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Eurozone slowdown no longer biggest threat to Asia growth
Heightened political tensions have overtaken the eurozone debt crisis and US fiscal shock as the biggest threats to the developing economies in Asia, according the Asian Development Bank (ADB).

While "austerity fatigue" in the euro area and "unresolved fiscal drag" in the US remain significant risks to developing Asian economies, escalating border disputes in the region pose the largest menace to growth, said the Bank's annual outlook report.

The Bank warned that "potential nationalistic passions", such as those which led to a Chinese boycott on Japanese goods over the disputed sovereignty of eight small islands in the East China Sea last year, could drag on growth in the region.

"Political risk has emerged as the main threat to the global and regional outlook," said the report.

"Border disputes spilled over into the economic arena in 2012. The heated rhetoric has since cooled but could be reignited for political gain."

Nonetheless, the Bank projected that GDP in the 45-nation bloc of developing Asian economies, which includes giants China and India but excludes Japan, would rebound to 6.6pc in 2013 after dropping to 6.1pc in 2012.

“The rebound in People’s Republic of China (PRC) and solid momentum in Southeast Asia are lifting the region’s pace after the softer performance of 2012,” said Changyong Rhee, chief economist at the ADB.

He added that reduced reliance on exports to the sclerotic developed economies will also drive growth.

“Domestic spending, in particular consumption, is the main driver of the recovery, and is a welcome shift from the reliance on the markets of advanced economies.”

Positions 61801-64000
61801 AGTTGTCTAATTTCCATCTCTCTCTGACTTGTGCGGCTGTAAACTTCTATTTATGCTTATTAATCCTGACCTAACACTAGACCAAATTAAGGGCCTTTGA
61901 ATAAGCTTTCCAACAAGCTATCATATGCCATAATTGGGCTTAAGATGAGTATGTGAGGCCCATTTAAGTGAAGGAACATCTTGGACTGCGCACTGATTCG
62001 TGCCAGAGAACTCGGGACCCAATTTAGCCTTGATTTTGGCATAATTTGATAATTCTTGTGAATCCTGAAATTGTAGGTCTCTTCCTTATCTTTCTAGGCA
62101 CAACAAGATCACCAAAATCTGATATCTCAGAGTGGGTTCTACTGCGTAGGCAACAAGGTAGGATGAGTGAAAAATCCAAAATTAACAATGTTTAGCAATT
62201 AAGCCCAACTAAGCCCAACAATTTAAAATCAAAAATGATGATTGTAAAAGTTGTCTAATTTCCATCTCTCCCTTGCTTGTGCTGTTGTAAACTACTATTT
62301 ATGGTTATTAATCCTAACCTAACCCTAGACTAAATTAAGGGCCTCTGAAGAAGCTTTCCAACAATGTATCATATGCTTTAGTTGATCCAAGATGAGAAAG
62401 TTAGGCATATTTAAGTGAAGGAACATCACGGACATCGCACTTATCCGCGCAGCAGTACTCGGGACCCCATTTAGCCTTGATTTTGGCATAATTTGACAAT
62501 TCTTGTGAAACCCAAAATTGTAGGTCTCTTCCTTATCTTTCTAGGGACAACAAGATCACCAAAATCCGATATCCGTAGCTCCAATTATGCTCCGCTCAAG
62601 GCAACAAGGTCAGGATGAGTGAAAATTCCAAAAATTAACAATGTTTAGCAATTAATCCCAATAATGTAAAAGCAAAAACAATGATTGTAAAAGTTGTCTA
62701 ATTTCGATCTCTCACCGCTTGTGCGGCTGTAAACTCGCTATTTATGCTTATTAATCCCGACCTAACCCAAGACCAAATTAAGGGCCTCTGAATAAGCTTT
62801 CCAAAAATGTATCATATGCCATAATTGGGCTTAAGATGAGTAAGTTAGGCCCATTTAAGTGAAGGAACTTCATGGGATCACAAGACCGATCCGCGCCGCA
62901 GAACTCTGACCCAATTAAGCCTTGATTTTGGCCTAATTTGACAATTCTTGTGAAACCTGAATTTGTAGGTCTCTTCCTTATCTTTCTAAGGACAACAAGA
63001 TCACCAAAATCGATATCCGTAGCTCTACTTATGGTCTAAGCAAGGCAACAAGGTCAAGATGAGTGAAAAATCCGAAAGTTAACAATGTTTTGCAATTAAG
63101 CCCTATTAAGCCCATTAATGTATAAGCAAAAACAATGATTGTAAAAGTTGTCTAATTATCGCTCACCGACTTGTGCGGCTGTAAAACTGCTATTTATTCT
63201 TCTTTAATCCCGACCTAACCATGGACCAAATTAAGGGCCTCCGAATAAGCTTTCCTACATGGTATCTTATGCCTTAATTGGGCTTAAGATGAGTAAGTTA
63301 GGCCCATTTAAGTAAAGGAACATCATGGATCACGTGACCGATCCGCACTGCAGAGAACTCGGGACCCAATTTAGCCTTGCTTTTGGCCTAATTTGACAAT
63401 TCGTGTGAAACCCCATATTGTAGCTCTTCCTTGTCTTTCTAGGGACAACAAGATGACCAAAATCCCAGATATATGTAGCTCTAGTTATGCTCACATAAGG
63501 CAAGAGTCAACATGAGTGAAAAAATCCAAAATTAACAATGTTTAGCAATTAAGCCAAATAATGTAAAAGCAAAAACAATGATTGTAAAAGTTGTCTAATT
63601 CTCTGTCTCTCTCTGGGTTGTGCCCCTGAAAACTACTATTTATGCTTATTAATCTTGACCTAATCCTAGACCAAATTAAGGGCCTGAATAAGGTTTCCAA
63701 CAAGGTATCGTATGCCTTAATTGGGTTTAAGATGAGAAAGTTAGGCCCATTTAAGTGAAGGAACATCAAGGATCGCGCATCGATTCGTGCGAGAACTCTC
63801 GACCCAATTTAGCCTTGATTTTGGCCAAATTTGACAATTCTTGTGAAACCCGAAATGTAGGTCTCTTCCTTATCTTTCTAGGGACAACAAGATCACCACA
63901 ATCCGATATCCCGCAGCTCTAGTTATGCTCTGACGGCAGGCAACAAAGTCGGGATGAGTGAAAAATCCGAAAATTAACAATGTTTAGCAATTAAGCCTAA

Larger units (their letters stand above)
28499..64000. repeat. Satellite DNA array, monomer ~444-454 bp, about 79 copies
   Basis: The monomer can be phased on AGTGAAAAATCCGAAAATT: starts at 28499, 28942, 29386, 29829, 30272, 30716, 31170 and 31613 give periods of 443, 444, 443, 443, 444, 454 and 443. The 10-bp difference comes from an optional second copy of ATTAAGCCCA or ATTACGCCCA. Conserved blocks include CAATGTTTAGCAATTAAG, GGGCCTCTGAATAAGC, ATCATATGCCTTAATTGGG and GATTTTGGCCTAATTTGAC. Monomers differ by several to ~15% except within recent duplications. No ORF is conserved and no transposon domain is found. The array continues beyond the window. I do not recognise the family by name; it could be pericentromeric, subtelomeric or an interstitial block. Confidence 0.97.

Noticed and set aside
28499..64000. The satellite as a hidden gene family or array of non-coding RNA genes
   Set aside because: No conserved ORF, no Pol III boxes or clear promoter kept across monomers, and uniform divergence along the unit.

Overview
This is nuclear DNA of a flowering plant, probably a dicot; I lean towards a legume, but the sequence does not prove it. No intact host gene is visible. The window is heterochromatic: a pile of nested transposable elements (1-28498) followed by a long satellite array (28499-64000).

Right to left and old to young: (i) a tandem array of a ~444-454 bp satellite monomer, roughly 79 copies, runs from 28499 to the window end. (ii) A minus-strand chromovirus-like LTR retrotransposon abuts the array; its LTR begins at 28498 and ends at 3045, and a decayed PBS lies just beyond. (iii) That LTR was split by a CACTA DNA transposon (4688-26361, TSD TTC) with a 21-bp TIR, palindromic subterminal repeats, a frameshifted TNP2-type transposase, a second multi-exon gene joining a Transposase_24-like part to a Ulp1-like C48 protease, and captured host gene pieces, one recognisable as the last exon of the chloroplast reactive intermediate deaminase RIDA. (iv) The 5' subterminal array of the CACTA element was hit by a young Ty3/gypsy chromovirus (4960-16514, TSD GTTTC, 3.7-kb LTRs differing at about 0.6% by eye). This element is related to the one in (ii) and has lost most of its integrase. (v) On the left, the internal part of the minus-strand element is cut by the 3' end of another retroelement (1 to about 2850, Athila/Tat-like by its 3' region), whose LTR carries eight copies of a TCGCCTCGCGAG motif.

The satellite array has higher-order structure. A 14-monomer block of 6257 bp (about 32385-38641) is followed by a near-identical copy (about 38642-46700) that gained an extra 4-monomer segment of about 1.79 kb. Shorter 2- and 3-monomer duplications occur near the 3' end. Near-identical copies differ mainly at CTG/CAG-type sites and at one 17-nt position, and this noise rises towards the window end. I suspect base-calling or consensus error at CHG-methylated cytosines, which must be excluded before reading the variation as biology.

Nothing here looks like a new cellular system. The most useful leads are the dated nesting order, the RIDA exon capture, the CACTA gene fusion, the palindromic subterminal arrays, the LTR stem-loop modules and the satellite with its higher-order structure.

The ADB forecast China's economy to expand 8.2pc this year, up from 7.8pc - its slowest pace in 13 years - in 2012, driven by strong domestic demand and better export performance.

However, disappointing inflation figures from the world's second biggest economy suggest that its recovery remains shaky.

China's consumer price index fell to an annualised 2.1pc last month from 3.2pc in February, when prices spiked during the Lunar New Year, according to official figures from the country's National Bureau of Statistics released on Tuesday.

"We have yet to see a surge in final demand ripple throughout the economy," IHS Global Insight analysts Alistair Thornton and Ren Xianfang said in a research note.

"The recovery... has been largely government-driven, and has been underpinned by property froth and rampant shadow finance... This is not a healthy recovery."

Indian GDP growth, which last year slowed to its lowest in a decade at 5pc, could rise to 6pc in 2013 on the back of stronger domestic demand provided it sticks to reforms to encourage investment, said the ADB.

But the economic giant - the world's third largest - could be hampered by heavily bureaucratic structures which curb business investment, it said.

The ADB stressed that in order to achieve its growth potential, India "must create a more favourable environment for investment if it is to sustain this higher rate."

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